Movable Library

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I believe we’ve got a furniture problem

with 3 comments

I was reading Aaron Schmidt’s most recent post on his blog, Walking Paper, about sign redesign and thinking about a problem we’re having with our new library layout. We had envisioned the lower level of the library to be the quiet study level, due to it’s “off the beaten path” location. (See The Project for more details on our wacky layout)

Aaron states, “We should aim to make our buildings and services so intuitive that little taped-up signs are redundant.” Right now, our quiet study level isn’t causing anyone to intuit quietness- but why?

Well, first of all, we have tables with 4 chairs at them. Second, we have comfy chairs, positioned in groups of 4. And finally, we have a bunch of couches that all face each other.

Houston, we have a furniture problem.

No amount of signs saying “Quiet Study Area!” or “Shhhh!’ are going to visually overpower the fact that the furniture screams out “Get three of your friends and come hang out here!” We’re going to have to fix the furniture, possibly by removing some of the chairs at the tables and repositioning the comfy chairs and couches.

If you keep making signs and no one is heeding them, there’s a good chance something about your library is overriding them. Stepping back and looking at things like furniture type, placement and lighting is one good way to figure out the problem.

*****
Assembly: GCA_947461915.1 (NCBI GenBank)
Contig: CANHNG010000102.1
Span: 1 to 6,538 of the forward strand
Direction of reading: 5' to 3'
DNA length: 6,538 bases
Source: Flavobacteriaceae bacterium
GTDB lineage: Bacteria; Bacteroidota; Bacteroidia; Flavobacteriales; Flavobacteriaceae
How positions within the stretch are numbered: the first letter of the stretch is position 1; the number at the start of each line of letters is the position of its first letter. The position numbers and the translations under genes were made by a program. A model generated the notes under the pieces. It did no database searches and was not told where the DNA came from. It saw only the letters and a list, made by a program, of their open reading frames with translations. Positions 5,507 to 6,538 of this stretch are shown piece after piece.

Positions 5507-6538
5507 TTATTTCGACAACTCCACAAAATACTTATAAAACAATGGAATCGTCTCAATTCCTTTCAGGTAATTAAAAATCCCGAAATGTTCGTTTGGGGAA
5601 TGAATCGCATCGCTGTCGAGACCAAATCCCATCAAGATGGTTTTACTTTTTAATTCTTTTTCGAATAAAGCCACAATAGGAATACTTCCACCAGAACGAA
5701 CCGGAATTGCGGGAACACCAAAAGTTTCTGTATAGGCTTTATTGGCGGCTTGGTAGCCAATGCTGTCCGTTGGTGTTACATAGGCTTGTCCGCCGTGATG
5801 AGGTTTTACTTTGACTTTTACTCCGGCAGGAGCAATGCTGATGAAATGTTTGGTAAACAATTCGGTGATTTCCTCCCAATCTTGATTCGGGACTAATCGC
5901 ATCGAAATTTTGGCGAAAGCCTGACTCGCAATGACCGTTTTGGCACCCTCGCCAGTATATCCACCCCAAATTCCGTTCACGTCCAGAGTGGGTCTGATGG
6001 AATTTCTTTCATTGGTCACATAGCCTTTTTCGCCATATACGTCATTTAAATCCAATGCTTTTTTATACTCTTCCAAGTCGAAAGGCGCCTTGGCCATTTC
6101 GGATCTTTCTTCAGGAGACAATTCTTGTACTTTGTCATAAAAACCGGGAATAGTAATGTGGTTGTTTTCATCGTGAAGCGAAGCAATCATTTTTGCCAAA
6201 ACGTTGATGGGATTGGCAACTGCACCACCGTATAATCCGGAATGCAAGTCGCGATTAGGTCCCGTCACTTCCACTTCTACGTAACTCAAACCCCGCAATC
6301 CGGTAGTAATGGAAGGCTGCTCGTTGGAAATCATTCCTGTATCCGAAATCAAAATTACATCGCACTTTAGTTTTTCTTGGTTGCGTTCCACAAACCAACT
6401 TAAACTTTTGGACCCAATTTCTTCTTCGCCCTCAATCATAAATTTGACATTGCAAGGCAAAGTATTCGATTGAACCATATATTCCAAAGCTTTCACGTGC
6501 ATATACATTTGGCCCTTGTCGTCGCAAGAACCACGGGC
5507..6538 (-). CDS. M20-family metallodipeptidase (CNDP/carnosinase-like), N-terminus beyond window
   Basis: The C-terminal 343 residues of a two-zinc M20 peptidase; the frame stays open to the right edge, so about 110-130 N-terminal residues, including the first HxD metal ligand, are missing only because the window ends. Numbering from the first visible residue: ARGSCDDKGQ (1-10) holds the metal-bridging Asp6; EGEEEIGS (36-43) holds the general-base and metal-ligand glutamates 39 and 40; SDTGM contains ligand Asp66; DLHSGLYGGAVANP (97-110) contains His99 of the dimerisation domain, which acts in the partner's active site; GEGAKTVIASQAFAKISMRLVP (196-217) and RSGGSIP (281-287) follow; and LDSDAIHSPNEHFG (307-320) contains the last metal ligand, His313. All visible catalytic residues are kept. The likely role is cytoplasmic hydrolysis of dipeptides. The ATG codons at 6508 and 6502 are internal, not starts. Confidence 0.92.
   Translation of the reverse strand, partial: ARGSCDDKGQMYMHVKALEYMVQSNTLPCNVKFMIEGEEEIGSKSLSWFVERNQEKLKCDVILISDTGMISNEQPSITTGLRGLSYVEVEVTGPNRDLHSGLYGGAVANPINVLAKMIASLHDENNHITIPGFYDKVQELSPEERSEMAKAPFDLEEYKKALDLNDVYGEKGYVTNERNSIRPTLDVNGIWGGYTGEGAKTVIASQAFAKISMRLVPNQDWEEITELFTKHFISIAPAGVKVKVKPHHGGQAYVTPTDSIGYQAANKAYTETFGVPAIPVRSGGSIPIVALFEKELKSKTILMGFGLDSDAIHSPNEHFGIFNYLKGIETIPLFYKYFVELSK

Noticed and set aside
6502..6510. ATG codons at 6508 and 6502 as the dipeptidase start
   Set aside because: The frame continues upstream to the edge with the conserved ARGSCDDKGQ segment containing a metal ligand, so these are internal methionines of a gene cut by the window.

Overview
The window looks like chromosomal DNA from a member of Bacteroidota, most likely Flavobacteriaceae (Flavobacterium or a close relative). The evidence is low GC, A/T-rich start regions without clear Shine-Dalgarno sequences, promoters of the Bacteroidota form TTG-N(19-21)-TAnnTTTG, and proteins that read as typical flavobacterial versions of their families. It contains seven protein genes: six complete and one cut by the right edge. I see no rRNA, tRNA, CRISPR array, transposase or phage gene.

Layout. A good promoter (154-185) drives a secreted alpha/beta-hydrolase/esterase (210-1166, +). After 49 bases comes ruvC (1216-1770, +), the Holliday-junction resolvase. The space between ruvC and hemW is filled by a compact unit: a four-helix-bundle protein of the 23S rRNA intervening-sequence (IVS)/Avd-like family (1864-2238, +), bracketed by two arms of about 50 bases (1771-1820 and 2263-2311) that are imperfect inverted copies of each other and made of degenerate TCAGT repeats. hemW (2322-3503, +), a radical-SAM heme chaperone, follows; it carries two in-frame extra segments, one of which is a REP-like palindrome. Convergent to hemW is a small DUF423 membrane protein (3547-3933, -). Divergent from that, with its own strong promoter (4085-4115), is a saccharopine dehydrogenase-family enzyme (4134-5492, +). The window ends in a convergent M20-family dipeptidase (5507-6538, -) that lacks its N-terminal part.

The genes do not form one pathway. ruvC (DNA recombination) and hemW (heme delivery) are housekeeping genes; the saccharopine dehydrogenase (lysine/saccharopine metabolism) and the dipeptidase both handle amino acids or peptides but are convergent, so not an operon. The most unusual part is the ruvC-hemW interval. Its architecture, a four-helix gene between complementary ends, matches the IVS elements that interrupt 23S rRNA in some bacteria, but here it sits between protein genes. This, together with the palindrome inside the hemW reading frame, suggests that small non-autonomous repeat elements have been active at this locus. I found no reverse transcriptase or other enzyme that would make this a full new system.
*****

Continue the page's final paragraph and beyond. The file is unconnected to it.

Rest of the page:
Written by jaimehammond

April 1, 2011 at 4:22 pm

Posted in Uncategorized

3 Responses

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  1. Providing clear visual cues about social behavior expected by furniture type, arrangement, lighting is an excellent idea! Low-height carrels paired with green bankers lamps usually do a better job at signifying a quite study area than many signs. While a good sign is helpful, if a sign is not needed, even better – since some won’t read signs. 🙂


    April 1, 2011 at 5:00 pm

  2. Yes, you’re on the right track. I posted this on my site too, but I’ll repeat myself. An important question to ask:

    Why is that area supposed to be a quiet area if people, clearly, don’t want it to be?

    Perhaps there’s another area more suited to quietness. Look around and see where in your library people are being quiet. Learn lessons from that.

    Aaron Schmidt

    April 3, 2011 at 12:06 am

  3. Thanks, Aaron. It’s a struggle- there are definitely people in that area who want quiet, because they come to us complaining about those who are talking. I’ll let you know if I hit on any successful changes!


    April 4, 2011 at 2:19 pm

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